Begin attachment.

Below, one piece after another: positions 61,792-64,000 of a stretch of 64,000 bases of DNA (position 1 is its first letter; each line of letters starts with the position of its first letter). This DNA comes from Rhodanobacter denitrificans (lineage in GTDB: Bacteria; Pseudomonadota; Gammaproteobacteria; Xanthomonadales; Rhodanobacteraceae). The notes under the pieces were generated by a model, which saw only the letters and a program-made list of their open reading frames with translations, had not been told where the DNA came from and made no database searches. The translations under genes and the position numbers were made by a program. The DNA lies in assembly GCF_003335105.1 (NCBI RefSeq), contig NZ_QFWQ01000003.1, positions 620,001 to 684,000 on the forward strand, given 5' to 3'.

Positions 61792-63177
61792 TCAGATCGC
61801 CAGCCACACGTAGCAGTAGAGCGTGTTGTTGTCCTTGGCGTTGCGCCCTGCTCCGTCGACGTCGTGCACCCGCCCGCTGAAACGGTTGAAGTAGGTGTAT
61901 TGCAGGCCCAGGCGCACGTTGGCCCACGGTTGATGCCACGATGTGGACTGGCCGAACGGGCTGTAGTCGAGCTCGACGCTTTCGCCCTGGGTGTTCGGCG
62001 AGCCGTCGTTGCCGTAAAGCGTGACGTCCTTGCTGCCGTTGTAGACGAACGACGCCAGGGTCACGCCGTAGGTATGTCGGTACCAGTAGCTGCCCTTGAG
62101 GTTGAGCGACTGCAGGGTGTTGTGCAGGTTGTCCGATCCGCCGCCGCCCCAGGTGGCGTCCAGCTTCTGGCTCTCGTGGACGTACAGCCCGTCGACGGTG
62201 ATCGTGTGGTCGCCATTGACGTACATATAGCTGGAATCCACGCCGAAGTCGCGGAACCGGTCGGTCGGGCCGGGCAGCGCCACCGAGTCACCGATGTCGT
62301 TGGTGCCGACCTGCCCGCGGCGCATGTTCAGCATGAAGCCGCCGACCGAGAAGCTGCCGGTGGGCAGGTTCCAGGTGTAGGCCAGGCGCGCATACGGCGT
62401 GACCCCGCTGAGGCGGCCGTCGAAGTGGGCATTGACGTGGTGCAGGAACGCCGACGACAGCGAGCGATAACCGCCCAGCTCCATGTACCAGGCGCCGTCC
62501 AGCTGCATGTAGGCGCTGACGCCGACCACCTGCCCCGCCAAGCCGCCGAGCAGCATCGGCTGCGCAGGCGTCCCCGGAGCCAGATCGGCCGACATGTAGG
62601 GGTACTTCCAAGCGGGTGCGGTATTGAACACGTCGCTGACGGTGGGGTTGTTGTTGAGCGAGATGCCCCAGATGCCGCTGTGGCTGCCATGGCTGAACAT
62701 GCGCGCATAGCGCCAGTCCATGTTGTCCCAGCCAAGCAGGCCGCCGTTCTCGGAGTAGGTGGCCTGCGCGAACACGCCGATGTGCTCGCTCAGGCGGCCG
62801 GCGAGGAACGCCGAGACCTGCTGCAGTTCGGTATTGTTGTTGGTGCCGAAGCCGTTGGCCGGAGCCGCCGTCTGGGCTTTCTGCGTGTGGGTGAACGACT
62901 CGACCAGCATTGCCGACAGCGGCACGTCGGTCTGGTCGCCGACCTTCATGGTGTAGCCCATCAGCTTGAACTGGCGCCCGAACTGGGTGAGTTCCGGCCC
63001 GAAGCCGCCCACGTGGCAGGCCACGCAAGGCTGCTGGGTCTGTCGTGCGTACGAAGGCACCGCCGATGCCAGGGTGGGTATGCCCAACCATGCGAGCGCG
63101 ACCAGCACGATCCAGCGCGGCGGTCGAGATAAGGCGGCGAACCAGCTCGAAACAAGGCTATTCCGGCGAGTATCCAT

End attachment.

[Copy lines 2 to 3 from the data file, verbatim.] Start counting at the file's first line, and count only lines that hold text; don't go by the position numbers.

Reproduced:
Positions 61792-63177
61792 TCAGATCGC